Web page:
Phantasmagorical forests in the ocean | Sunday Observer

Phantasmagorical forests in the ocean

22 January, 2023

Forests are the world’s air-conditioning systems – the lungs of the planet. According to Mark Plotkin, the rain forests hold answers to questions we have yet to ask. Not only terrestrially but also in oceans the forests exist.

These amazing forests represent some of the world’s most spectacular beauty spots, and they are also the foundation of marine life. The forests that most exquisite marine lives inhabit are undoubtedly ‘The Rainforests of the ocean’.

Coral reefs are the most vulnerable marine ecosystem on earth. They’re incontrovertibly critical parts of the ocean. Most people don’t realise the importance of the coral reef system to the tune of its multi-billion-dollar value. Although these ecosystems only occupy 0.01 percent of the seafloor, they bristle with life and around one-quarter of all ocean species depend on reefs for food and shelter.

This important branch of marine ecosystem is the foundation of the ocean’s food chain, from tiny plankton to the largest creatures in the ocean. They face local and global hazards including overfishing, deposition, marine pollution and increasing ocean warming and acidification.

Climate change is one of the natural factors that impacted coral reefs and was caused by the increasing concentration of carbon dioxide in the atmosphere.

Rising ocean temperatures are disturbing the symbiosis between coral organisms and algae. Thermal stress results in bleached corals. It has become the main cause of coral mortality in the past 20 years. The rising ocean temperature can also affect the growth and reproduction of corals.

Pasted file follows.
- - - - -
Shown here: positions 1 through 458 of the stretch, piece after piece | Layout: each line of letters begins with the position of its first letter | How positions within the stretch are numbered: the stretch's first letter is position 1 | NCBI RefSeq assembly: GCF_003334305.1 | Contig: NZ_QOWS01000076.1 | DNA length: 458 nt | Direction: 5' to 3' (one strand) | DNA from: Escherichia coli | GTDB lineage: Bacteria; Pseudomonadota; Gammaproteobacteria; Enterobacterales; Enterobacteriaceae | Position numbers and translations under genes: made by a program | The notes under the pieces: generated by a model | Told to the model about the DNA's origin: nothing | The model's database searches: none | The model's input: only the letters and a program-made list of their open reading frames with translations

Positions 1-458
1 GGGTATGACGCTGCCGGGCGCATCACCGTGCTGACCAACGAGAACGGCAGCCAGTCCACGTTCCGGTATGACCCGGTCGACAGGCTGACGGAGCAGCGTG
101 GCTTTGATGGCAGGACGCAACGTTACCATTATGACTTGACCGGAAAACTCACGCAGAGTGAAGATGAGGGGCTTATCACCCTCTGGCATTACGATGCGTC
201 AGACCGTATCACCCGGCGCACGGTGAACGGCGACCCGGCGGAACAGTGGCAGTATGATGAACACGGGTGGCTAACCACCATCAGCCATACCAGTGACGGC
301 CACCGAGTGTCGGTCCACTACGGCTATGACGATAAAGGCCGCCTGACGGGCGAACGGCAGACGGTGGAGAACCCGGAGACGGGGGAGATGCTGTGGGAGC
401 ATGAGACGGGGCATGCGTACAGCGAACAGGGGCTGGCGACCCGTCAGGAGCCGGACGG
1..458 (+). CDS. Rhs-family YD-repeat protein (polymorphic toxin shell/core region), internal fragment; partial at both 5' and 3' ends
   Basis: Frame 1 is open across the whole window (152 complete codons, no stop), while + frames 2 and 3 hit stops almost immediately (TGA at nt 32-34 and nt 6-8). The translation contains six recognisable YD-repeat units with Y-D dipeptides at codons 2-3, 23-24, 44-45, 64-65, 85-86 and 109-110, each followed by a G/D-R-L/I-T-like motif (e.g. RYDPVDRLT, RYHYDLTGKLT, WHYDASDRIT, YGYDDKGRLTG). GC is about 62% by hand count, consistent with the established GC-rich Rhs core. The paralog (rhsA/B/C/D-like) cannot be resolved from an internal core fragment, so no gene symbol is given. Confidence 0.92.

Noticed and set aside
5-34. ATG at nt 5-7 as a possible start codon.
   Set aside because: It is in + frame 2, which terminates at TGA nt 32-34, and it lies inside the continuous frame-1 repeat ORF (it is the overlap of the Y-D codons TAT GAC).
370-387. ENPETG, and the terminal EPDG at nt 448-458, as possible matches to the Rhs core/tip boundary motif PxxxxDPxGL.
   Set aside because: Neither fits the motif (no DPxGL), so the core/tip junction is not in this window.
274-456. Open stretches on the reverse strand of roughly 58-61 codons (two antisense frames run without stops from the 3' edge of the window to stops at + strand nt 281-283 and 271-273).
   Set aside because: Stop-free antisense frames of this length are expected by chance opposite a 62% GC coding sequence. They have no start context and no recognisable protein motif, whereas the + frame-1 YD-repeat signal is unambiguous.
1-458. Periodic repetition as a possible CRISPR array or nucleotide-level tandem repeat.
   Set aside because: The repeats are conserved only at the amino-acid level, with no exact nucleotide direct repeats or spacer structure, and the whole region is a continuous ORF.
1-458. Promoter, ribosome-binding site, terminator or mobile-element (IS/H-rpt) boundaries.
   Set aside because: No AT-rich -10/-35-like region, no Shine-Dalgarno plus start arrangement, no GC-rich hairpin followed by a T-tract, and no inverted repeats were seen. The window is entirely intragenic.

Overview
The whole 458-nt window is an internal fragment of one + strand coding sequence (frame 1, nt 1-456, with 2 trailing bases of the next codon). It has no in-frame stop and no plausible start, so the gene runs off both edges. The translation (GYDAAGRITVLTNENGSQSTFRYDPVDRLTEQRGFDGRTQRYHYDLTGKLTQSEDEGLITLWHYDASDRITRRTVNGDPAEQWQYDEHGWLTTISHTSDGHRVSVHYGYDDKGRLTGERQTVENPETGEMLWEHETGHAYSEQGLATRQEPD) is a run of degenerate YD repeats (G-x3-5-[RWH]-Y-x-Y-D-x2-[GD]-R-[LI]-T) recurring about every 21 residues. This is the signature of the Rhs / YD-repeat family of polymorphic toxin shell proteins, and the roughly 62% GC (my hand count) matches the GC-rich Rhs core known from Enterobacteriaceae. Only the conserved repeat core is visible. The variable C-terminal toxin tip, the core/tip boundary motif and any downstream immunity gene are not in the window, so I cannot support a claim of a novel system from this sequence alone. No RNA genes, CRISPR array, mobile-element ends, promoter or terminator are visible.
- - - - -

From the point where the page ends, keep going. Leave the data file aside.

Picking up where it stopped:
Coastal communities

The death of coral also represents a huge loss to our environment. Coral reefs also have a significant impact on coastal communities, with one billion people are being serviced from their existence. The loss of coral reefs would amount to an economic disaster, depriving fishermen of their main source of income and undermining the tourism industry.

They also secure shorelines from flooding during extreme storms. As the coral reefs die, shorelines become more susceptible to damage and flooding from storms, hurricanes and cyclones. Scientists develop medicines from coral reef organisms as treatments for Cancer, Arthritis and Viruses.

Perhaps the most concerning aspect of coral loss is what it suggests about the future. The fragile nature of coral reefs leaves them hypersensitive to climate change. There’s much that we can do to protect coral reefs. Well-defended reefs generally have much healthier coral populations and are more flexible.

Fish play important roles in coral reefs, particularly, the fish that eat seaweeds and keep them from smothering corals, and also, they eat the predators of corals, such as the Crown of Thorns Starfish.

Marine Protected Areas (MPAs) are an important tool for keeping reefs healthy. Large MPAs cover the Great Barrier Reef and the North-western Hawaiian Islets. Smaller ones, managed by local communities, have been veritably successful in developing countries.

Pure water is also important to the growth of reefs. Erosion on land causes rivers to dump mud on reefs and seawater with too many nutrients speeding up the growth of seaweeds and increasing the food for predators of corals. To say that someone is growing a century-old coral back to life sounds like science fiction.

But the word ‘Micro-fragmentation’ implies that the statement is correct. Micro- fragmentation is a technique that allows corals to grow more than 25 times faster than normal. Initially, corals are broken into small pieces, using a specialised saw. It stimulates the coral tissue to grow and allows them to grow, into clones at 25 to 50 times the normal growth rate.


The fragments are then placed in shallow water tanks at 22–26 degree Celsius. Clone fragments recognise one other and instead of fighting one other for resources, they would fuse together to form larger colonies.

After 4 -12 months, the fully grown corals are ready to be planted back into the ocean or fragmented to restart the process. The recombined colonies become sexually mature, which would usually take up to 75 years. This technology has the potential, to make a major contribution to coral restoration.

Corals are the Heart of the Ocean, so we must make it a point to safeguard the coral reefs. With that, future generations will be able to enjoy the natural beauty of our oceans.